The Upper Room devotional reflection for Thursday, November 3, 2022, comes to us from Ifenwembi Chinedu of Anambra, Nigeria.
21 Then Peter came and said to him, "Lord, if another member of the church sins against me, how often should I forgive? As many as seven times?" 22 Jesus said to him, "Not seven times, but, I tell you, seventy-seven times. 23 "For this reason the kingdom of heaven may be compared to a king who wished to settle accounts with his slaves.
24 When he began the reckoning, one who owed him ten thousand talents was brought to him; 25 and, as he could not pay, his lord ordered him to be sold, together with his wife and children and all his possessions, and payment to be made. 26 So the slave fell on his knees before him, saying, "Have patience with me, and I will pay you everything.' 27 And out of pity for him, the lord of that slave released him and forgave him the debt. 28 But that same slave, as he went out, came upon one of his fellow slaves who owed him a hundred denarii; and seizing him by the throat, he said, "Pay what you owe.' 29 Then his fellow slave fell down and pleaded with him, "Have patience with me, and I will pay you.' 30 But he refused; then he went and threw him into prison until he would pay the debt. 31 When his fellow slaves saw what had happened, they were greatly distressed, and they went and reported to their lord all that had taken place. 32 Then his lord summoned him and said to him, "You wicked slave! I forgave you all that debt because you pleaded with me. 33 Should you not have had mercy on your fellow slave, as I had mercy on you?' 34 And in anger his lord handed him over to be tortured until he would pay his entire debt. 35 So my heavenly Father will also do to every one of you, if you do not forgive your brother or sister from your heart."
When I was in college, it was my habit to use the teachers’ chalk to write a short message on the blackboard after class. I hoped my messages would bless someone. One day my friend erased everything I had written on the blackboard, calling it nonsense. I was furious and walked out of the class, wanting God to punish my friend for his actions. I took my devotional with me when I left, and the topic was on forgiveness. When I was done reading, I felt God ask me to apologize to my friend.
It was difficult because I believed he was in the wrong, but I went and apologized for walking away angrily. He smiled, hugged me, and gave me a new chalk to write with. Many times we want people to suffer for doing wrong to us. Sometimes it is difficult to forgive. But in those times, we can remember that Jesus’ sacrifice brought us God’s forgiveness. In receiving this grace-filled gift of God’s love, we can find God’s grace sufficient for us to be able to forgive others.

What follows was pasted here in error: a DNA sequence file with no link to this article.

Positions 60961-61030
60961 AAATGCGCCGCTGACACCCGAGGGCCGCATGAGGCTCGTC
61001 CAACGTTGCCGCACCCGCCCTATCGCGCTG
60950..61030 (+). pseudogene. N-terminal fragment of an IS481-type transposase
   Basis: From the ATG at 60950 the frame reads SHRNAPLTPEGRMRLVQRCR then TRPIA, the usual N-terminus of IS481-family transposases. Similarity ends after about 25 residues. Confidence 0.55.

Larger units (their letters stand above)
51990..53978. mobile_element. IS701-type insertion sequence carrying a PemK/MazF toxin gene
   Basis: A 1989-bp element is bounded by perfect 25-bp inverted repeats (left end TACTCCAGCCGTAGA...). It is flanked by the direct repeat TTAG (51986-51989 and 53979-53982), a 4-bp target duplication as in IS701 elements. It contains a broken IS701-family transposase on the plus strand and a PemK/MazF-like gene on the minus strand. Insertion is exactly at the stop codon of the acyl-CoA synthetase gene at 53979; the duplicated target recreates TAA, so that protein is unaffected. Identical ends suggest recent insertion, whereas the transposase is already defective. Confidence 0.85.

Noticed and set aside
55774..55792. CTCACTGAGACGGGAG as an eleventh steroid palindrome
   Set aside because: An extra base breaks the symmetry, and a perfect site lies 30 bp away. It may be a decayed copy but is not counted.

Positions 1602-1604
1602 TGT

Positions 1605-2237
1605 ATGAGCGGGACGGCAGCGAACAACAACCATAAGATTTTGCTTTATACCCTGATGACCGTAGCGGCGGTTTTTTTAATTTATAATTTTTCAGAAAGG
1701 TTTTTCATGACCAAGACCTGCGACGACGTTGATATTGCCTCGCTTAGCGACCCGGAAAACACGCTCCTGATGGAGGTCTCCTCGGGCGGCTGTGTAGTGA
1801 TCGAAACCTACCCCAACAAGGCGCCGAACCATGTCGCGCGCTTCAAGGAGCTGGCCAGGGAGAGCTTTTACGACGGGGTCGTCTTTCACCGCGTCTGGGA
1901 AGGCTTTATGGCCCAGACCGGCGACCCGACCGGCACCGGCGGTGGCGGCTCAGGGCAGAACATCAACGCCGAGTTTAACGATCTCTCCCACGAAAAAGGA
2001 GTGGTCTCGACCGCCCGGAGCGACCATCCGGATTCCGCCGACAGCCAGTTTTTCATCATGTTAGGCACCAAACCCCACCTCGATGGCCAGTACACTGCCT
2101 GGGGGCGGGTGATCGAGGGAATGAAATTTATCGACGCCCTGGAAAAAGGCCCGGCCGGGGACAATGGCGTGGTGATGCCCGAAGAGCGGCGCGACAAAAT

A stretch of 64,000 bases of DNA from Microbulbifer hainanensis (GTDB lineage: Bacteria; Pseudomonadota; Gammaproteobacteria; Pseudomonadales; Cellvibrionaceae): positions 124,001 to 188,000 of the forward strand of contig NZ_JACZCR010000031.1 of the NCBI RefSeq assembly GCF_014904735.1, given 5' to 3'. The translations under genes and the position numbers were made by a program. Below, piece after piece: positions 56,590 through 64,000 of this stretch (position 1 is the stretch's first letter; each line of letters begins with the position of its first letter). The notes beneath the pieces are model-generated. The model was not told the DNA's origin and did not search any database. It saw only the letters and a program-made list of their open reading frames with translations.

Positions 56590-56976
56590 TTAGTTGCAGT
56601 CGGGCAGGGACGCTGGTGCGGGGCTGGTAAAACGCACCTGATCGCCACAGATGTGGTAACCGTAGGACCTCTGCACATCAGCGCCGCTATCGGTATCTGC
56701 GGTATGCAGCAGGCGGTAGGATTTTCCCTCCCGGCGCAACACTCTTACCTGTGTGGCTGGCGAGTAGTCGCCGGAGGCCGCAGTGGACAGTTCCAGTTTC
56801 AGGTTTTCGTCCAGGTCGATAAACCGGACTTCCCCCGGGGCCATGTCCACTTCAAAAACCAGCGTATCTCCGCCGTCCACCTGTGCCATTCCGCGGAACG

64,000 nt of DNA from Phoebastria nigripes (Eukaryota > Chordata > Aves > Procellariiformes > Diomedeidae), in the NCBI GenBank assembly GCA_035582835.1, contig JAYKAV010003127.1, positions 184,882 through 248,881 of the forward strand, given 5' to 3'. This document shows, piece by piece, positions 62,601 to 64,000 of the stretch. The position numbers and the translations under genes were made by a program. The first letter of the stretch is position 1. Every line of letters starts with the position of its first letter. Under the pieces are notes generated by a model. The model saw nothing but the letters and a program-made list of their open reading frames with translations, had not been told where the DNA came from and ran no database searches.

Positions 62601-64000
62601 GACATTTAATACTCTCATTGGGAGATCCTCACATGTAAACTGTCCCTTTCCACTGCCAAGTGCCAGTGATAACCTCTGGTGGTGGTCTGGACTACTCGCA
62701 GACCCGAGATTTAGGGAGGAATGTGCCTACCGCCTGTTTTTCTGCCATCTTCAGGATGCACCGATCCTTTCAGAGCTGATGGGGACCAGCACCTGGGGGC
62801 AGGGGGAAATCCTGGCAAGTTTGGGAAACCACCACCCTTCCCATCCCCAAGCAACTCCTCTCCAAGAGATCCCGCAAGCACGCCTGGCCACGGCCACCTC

We all know someone that has become consumed by their bitterness, vengefulness, doubt, fear and stubbornness. Our stubbornness robs us of the opportunity to experience reconciliation, renewal, peace, and the freedom forgiveness offers to us. Indeed, we become too stubborn for our own good. Our refusal to seek forgiveness and to offer forgiveness to others, results in a form of stubbornness that is rebellious and self-destructive. Becoming a fully devoted follower of Christ is a voluntary decision and in choosing Christ we have also accepted the requirements and responsibility, i.e. seeking forgiveness and offering forgiveness.
Far too often we withhold from others the forgiveness that we beg God to grant us.
We’ve forgotten that when we cried out in our moment of desperation that God willfully forgave us. God has given us the ultimate example of genuine forgiveness: God forgets what we have done and God no longer holds our past against us. When God grants us forgiveness and covers over our transgressions – willful, deliberate and conscious wrongdoing – God ensures that our relationship is refreshed and untainted by past issues. God’s unconditional love for us covers an immeasurable volume of sin, but only for the truly repentant. We must be willing to take ownership of and responsibility for our willful, deliberate, and conscious wrongdoing. I invite you to earnestly and sincerely pray for God to help you forgive someone who has wrong you, just as God has and continues to forgive you.
Father God, thank you for calling us to serve you, no matter our age. Empower us to do you good work throughout our lives. Amen.
-- Ifenwembi Chinedu
Someone who has wronged me.
Thought for the day:
I can forgive others because God forgave me first.